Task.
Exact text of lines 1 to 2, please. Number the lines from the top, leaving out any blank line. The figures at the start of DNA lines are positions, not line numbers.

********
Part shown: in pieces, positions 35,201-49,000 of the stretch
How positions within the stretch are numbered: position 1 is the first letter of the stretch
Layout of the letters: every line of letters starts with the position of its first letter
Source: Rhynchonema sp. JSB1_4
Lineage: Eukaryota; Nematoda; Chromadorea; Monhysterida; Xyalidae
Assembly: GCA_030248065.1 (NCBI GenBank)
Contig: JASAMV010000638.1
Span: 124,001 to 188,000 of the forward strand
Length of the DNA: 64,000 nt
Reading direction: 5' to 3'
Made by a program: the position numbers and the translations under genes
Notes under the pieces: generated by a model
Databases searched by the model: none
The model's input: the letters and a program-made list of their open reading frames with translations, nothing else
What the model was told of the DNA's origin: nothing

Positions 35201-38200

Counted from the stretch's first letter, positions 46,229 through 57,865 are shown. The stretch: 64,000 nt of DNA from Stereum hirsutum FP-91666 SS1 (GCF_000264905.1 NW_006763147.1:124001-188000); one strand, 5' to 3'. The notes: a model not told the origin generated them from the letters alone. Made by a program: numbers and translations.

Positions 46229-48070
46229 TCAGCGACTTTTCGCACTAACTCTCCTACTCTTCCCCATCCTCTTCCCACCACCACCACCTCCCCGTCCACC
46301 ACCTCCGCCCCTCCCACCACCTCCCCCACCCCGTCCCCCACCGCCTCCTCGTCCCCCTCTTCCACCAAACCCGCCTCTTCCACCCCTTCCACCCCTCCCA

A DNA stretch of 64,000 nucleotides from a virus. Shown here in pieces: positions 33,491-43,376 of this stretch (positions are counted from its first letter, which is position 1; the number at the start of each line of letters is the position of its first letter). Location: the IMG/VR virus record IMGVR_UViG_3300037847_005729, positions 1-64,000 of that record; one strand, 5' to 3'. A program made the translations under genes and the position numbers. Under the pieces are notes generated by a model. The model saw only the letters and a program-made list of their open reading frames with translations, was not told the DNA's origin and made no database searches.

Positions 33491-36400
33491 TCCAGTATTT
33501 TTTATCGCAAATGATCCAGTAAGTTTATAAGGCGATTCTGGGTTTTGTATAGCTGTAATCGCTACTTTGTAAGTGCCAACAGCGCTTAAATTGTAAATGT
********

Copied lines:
Part shown: in pieces, positions 35,201-49,000 of the stretch
How positions within the stretch are numbered: position 1 is the first letter of the stretch